Painting Ornaments
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Painting ornaments

Every year my knitting group gets together for a handmade ornament swap and this year I though I’d combine my swap-ornament making with kid-crafting and make some cornstarch dough ornaments inspired by these.

The dough was easy enough to make (though the cornstarch gives it a sickly sweet smell) and it was easy enough to roll out, but my attempts at yarn embossing were awful and LMC’s insistence at playing with all the dough (not just her half) meant I had to keep rolling it out over and over again, which I just don’t think it was designed to do. So in the end, I had some brittle dough, a lot of ornaments missing a limb and a few with a rather prickly texture. Nothing suitable for gifting.

But, because they were no longer “precious” it meant that LMC and her dad could go to town painting them all and now I think they’re the most beautiful smudgy mud-colored things I’ve ever seen – missing legs and all.

All of this is to say, it was a valuable lesson in managing my expectations. Of course she’s going to want to the play with the salt dough like her play dough. Of course things are going to break. But you know what? At the end of the day, it doesn’t matter a jot because LMC had a great time poking and painting and hanging them up on the bottom of the tree.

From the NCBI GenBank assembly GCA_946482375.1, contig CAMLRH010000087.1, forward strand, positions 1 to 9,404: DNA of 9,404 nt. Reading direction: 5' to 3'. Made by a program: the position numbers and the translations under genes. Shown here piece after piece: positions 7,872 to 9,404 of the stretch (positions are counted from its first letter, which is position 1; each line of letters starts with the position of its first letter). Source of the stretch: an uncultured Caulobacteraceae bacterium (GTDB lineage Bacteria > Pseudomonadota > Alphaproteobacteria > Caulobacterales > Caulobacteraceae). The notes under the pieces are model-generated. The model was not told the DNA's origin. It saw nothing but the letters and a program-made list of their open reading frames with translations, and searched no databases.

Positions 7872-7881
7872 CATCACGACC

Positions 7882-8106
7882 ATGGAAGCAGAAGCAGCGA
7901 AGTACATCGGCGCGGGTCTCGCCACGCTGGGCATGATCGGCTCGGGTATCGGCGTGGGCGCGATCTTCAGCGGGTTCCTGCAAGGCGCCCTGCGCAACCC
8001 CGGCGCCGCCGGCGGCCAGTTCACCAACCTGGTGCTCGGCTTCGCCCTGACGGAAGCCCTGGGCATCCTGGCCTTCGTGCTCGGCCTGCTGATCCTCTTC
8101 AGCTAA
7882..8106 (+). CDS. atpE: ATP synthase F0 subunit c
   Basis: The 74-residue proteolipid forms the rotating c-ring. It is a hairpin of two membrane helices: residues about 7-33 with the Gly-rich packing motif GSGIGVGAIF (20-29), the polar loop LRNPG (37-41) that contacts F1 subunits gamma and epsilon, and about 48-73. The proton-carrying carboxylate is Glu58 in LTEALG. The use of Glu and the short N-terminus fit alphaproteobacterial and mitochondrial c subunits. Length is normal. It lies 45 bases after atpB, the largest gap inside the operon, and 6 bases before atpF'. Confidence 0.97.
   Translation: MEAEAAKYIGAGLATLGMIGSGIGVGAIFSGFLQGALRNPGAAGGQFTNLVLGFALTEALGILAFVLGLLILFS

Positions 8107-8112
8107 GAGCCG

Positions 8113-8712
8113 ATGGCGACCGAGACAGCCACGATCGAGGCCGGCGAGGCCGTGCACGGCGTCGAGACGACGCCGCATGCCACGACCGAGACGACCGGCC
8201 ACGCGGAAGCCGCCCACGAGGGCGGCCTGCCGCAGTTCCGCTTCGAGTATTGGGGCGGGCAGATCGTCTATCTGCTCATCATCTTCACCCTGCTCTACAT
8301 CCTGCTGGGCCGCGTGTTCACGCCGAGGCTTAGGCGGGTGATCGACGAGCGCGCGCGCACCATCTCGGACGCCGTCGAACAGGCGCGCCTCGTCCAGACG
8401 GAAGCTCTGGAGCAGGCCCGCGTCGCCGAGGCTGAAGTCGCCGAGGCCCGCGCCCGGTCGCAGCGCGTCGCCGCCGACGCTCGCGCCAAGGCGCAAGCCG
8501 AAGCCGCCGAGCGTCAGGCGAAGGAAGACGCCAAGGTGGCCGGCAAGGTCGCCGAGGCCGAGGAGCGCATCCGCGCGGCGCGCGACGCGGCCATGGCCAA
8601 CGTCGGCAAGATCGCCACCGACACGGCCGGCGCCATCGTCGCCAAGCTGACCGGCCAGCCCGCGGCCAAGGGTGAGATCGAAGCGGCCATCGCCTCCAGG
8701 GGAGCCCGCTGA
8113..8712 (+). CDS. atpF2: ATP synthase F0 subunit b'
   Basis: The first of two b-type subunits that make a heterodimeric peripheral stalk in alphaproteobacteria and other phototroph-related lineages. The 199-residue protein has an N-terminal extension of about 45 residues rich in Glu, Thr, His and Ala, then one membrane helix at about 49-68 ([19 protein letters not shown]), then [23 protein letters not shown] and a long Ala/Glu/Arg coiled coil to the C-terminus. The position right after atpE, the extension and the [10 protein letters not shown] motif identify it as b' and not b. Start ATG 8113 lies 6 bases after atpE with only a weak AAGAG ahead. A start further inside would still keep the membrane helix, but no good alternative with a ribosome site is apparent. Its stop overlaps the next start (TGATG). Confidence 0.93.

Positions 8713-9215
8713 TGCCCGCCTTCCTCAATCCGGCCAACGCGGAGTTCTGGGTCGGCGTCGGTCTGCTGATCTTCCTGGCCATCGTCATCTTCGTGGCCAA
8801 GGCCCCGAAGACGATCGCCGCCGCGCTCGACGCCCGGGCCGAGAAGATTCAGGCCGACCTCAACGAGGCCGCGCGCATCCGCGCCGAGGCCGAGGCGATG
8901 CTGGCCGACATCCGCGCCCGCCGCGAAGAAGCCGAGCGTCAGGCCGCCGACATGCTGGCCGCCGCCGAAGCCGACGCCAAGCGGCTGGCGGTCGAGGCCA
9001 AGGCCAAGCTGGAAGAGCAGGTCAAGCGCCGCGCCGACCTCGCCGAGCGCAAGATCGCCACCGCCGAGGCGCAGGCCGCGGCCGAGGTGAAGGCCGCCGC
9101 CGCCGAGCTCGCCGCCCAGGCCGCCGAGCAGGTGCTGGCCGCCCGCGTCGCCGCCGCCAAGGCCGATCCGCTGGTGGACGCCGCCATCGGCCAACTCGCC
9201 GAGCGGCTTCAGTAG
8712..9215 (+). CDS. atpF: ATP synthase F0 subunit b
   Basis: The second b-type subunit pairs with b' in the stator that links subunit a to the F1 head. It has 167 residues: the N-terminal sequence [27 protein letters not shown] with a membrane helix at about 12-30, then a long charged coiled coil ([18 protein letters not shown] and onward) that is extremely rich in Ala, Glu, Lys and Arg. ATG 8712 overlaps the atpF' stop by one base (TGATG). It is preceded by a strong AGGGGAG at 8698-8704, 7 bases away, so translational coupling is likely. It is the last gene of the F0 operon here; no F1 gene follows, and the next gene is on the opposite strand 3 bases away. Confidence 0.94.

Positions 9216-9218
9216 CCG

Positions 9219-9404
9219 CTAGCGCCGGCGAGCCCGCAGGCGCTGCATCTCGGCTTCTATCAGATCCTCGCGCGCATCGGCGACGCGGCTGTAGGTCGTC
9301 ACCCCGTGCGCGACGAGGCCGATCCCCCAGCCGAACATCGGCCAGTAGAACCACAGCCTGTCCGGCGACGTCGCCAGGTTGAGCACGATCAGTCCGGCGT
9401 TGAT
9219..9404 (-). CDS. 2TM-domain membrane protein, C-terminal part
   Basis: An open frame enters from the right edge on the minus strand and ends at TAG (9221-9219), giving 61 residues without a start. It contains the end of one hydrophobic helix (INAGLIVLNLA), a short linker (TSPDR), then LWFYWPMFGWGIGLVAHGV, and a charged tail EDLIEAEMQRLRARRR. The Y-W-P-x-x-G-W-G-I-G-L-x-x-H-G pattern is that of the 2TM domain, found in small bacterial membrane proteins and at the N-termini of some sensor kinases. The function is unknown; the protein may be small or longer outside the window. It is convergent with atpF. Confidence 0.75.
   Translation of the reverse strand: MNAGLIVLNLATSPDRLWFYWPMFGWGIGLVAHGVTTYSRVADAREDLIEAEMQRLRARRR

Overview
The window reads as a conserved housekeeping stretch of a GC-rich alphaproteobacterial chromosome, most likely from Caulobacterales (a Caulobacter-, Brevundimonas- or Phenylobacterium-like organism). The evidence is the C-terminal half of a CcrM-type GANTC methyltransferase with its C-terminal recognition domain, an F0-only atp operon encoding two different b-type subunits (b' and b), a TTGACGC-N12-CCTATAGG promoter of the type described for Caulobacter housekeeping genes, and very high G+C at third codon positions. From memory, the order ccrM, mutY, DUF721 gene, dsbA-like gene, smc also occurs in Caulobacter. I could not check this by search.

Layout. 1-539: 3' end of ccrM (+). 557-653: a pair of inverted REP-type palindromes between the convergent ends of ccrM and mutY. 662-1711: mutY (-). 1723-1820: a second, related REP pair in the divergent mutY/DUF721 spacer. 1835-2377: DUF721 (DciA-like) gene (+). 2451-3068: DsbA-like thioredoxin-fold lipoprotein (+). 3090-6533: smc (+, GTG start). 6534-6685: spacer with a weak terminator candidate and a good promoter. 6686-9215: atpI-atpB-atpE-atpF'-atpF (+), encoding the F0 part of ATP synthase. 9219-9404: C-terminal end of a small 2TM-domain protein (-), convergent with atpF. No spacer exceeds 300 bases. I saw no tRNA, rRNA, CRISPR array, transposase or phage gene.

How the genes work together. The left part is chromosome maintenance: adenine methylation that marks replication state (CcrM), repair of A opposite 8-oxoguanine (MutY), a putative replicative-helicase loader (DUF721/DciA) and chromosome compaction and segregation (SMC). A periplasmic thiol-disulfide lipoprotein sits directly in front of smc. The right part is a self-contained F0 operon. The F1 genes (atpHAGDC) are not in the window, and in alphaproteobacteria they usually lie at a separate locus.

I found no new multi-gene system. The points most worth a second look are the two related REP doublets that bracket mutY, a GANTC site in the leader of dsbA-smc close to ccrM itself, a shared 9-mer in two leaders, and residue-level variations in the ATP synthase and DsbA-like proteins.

So while I did have to come up with another plan for my swap ornament, I’d say all in all, it was a success.

Speaking of success – thanks to the 136 (!) of you who entered the giveaway and a very warm welcome to any of you who are staying around as new readers!

The winners chosen via random number generator are commenters Liz (#129) for the subtle kit, Rachel (#10) for the spicy kit, and Magda (#109) for the gift certificate. Congrats -I’ve sent you all an email about claiming your prize.

I’m down to the wire on my holiday crafting, with one toddler sweater on the blocking board and three more handmade projects in various stages, but the good news is come Friday, I’ve got two weeks off – one to finish everything and one to recooperate!

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As we’ve now done every other since 2008, the Cleaver clan (now expanded!) took our bi-annual trip down to Southern California for Thanksgiving. It’s a long trip cobbled together on buses to/from Boston and long plane flights, but the travel is worth it to see my now-distant family.

A few nights before we left Mr. Cleaver and I tried to figure out how many times we had done this Thanksgiving trip (this was the 4th): there was the year I have memorialized in a photo on my desk, when my mom  and her mom came and my cousin Preston was there and my grandmother Leota was still alive and there was only one wee member of the next generation.

Then there was the year my grandfather, now a widower, had my brother and I cook an entire Thanksgiving dinner two days before Thanksgiving and when we visited my Great Aunt Betty at her house and she gave me a little brass bird to take with me to look at and think of her. She’s since moved to a senior living community and I haven’t seen her since.

Then most recently, the year we met my little red-headed first cousin once removed, while I was pregnant with my own little red-headed girl, and we stayed with my Aunt and Uncle and went to Disneyland.